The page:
Sep 13, 2020

From Jonathan

                                                                        

Hi Paul,
 
The only surfing I've been doing this smokey summer has been in my head. 
 
I transcribed a hand-written letter I sent you in 2015 when I was traveling in New Zealand, which you printed here in all it's chicken-scratch illegibility. I thought you might like to offer it again in a readable form, with a photo that matches the day, and a photo/link to the man I was writing about, who's well worth knowing a little more about. 
 
Since the Surfer article was written, Phil has sold his eco-retreat (with prescient timing), and is devoting himself full time to environmental activism for our oceans. A good man. He even kept up with mat surfing, after this audacious introduction....
 
----------------------------------------------------------------- 

  Indicator walls ...

12/17/2015

Hi Paul,

How are you? Hope my writing is legible. No spellcheck either! The facade of literacy is stripped away.

It’s beautiful here, everything I’d hoped for. I’m living in a little Schack (my name for it). No electricity, propane stove, wind whistling through the cracks… no city hum, no mobile reception, just birds, wind, occasional distant “moos” and sheep bleats. Already without internet I see my reading attention span returning- so stoked! Going to sleep at sundown & getting up at sunrise(ish).

The first week I was travelling with a friend-of-a-friend I just met, doing tourist stuff, de-emphasizing surfing for her sake. Hard though- the weekend we got here, the swell was pumping. I did manage a mat surf though, on the second morning, which prompts this letter. Not a report though- an anecdote….

A knock on our room’s door. It’s Phil, owner of Solscape, a thriving eco-retreat here in Raglan and an old friend. Phil began surfing as an adult a few decades ago, and has become quite a charger, blessed to learn in such a consistent, quality wave zone. He’s pretty fearless, and a bit macho. And this day, for some reason, he’s asking if he can have a go at a mat. Whoa! He’s always taken the piss out of me (in a friendly way) about riding mats. Er- OK, sure Phil!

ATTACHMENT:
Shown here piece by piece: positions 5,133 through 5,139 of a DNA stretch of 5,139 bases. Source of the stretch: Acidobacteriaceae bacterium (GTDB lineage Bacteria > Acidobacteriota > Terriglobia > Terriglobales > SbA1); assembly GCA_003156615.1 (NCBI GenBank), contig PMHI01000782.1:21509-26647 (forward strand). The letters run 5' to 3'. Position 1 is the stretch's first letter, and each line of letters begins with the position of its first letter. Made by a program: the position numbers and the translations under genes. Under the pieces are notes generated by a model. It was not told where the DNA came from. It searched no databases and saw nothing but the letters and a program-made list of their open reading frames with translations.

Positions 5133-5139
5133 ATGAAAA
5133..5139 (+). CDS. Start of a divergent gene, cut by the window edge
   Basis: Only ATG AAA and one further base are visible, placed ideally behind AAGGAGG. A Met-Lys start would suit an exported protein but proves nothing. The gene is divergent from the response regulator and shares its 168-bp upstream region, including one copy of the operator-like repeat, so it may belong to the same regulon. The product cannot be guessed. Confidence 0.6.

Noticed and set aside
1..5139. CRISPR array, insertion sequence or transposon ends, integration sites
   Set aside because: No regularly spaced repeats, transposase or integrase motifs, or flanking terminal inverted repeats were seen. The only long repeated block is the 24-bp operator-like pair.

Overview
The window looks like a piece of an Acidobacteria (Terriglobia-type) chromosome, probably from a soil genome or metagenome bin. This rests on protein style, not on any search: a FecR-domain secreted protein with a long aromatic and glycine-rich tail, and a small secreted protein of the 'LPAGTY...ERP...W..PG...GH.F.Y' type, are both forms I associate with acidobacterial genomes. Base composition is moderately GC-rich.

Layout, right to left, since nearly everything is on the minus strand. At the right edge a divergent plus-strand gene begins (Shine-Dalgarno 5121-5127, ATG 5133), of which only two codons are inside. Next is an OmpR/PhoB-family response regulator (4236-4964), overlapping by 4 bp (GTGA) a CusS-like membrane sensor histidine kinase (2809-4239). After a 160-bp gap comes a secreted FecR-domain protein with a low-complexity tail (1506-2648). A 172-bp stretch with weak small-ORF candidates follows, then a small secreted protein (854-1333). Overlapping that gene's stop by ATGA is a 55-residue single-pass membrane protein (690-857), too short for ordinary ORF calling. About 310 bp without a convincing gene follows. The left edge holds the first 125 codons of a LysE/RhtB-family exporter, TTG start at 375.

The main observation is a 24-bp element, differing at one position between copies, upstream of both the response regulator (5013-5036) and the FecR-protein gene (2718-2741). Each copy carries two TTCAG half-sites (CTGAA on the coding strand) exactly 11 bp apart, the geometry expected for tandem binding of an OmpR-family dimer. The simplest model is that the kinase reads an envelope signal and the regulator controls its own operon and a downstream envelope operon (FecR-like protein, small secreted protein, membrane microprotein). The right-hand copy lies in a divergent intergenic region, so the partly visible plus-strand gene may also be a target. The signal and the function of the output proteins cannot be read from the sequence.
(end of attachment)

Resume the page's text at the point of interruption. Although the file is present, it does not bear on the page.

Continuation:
We check Manu Bay. It looks perfect for mats, but it’s crowded (it’s a Saturday). But Phil isn’t feeling it. He’s an Indicator’s guy- a much more challenging ride- bigger, longer, faster, more walled. Pretty hard on a mat!

And yes, it’s a LOT bigger! Sets are well overhead. And it’s high tide. The shore break is SLAMMING against the lava rocks, the current is intense, guys are paddling for their lives, and it ain’t clean or perfect at all- YIKES!

And that’s where Phil wants to have his first-ever mat surf.

Why didn’t I put the brakes on this stupidity? Partly trying to save face, partly trying to keep up with Phil (who has a history of “challenging” me this way), and maybe just a hint of wanting to “challenge” him back!

As we puffed up our mats and put on our fins, I dolefully recalled the part of your Rider’s Guide suggesting it’s be good to pick slightly larger surf for your first go-out, to benefit from having a little push (or however you put it)….

Anyway, there we were, looking at overhead walls from about 15’ above sea level. We jumped in at The Keyhole (the one safe in/out spot, as tiny as it sounds), and powered out. My heart was pounding, and I could see Phil was getting a vertical learning curve on navigating an inflatable. Considering what we had been watching from the shore, we got very lucky paddling out- a decent lull (that I had no faith would be repeated… and wasn’t!).

We were wide to the side of the takeoff zone, but as it turns out, in about the right spot for the biggest swing-wide bomb sets- maybe a bit too far in, actually! And sure enough, right when we caught our breath, a MONSTER set came through. Picture it: eight foot face, lime green, choppy sidecar opaque wall- zero taper, just a solid wall hundreds of yards long climaxing in those awful lava rocks! We paddled like mad, barely making it over the first one, even further back from the second one. It was huge! What the hell was I doing out here, and what about poor Phil? What had I gotten him into?

And here’s the third wave, already peeling from the top of the point, gobbling all paddlers and drop-in attempts 100 yards up the line. It’s feathering 50 feet in front of us… we might just make it over- just-

and… there’s Phil, turning around and going for it! I’ll never forget the look on his face- psychotic glee- and how huge that wave was, and how LATE it was- crumbling over him, just his face, arms and hands visible. I screamed a broken Gyuto Monk harmonic as I punched through, made it over the last wave, and turned to scan the inside…

He friggin’ made it!  He was down the line a fair bit, still had the thing, and was flip-floppin’ slowly back out.

Phil caught a few more waves that morning, and lost the mat for a good long time too- I should ask him about that…. I don’t know if he caught the bug (he was enjoying paddling up to his mates showing off, I think, what an absurd thing he was doing), but the fact that he tried it at all was something of a paradigm shift.

Anyways, more later. Hope all is well with you and Gloria.

 

Jonathan ... AKA Tusked Beast


Sep 2, 2020

From Geoffrey

  

 Aside from the snake-job at 1:00, pretty cool.  (Maybe they're friends???)